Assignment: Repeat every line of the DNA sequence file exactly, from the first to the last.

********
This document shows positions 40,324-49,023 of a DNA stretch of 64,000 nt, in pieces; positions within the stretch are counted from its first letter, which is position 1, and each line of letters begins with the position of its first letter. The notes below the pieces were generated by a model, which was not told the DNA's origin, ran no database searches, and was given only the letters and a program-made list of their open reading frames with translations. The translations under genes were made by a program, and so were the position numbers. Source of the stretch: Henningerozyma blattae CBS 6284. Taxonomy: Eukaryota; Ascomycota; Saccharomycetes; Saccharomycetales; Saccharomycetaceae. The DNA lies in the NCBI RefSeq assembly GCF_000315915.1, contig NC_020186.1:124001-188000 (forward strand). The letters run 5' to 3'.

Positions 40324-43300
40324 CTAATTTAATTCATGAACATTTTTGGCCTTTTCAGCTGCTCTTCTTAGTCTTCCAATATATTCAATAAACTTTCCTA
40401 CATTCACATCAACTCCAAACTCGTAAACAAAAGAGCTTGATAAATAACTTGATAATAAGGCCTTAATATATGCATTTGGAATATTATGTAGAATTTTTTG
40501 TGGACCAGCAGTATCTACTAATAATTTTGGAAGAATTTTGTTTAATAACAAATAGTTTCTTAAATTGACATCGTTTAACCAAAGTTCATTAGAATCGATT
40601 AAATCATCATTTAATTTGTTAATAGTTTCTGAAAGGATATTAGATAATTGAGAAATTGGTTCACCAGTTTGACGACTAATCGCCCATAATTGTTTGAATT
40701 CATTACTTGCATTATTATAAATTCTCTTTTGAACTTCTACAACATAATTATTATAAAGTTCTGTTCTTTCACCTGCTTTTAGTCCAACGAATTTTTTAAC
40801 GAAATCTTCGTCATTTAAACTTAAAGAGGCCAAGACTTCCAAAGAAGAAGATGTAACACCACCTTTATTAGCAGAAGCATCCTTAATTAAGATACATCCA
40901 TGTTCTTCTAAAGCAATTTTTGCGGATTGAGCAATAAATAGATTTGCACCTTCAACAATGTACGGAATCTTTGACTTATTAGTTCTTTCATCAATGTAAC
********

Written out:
This document shows positions 40,324-49,023 of a DNA stretch of 64,000 nt, in pieces; positions within the stretch are counted from its first letter, which is position 1, and each line of letters begins with the position of its first letter. The notes below the pieces were generated by a model, which was not told the DNA's origin, ran no database searches, and was given only the letters and a program-made list of their open reading frames with translations. The translations under genes were made by a program, and so were the position numbers. Source of the stretch: Henningerozyma blattae CBS 6284. Taxonomy: Eukaryota; Ascomycota; Saccharomycetes; Saccharomycetales; Saccharomycetaceae. The DNA lies in the NCBI RefSeq assembly GCF_000315915.1, contig NC_020186.1:124001-188000 (forward strand). The letters run 5' to 3'.

Positions 40324-43300
40324 CTAATTTAATTCATGAACATTTTTGGCCTTTTCAGCTGCTCTTCTTAGTCTTCCAATATATTCAATAAACTTTCCTA
40401 CATTCACATCAACTCCAAACTCGTAAACAAAAGAGCTTGATAAATAACTTGATAATAAGGCCTTAATATATGCATTTGGAATATTATGTAGAATTTTTTG
40501 TGGACCAGCAGTATCTACTAATAATTTTGGAAGAATTTTGTTTAATAACAAATAGTTTCTTAAATTGACATCGTTTAACCAAAGTTCATTAGAATCGATT
40601 AAATCATCATTTAATTTGTTAATAGTTTCTGAAAGGATATTAGATAATTGAGAAATTGGTTCACCAGTTTGACGACTAATCGCCCATAATTGTTTGAATT
40701 CATTACTTGCATTATTATAAATTCTCTTTTGAACTTCTACAACATAATTATTATAAAGTTCTGTTCTTTCACCTGCTTTTAGTCCAACGAATTTTTTAAC
40801 GAAATCTTCGTCATTTAAACTTAAAGAGGCCAAGACTTCCAAAGAAGAAGATGTAACACCACCTTTATTAGCAGAAGCATCCTTAATTAAGATACATCCA
40901 TGTTCTTCTAAAGCAATTTTTGCGGATTGAGCAATAAATAGATTTGCACCTTCAACAATGTACGGAATCTTTGACTTATTAGTTCTTTCATCAATGTAAC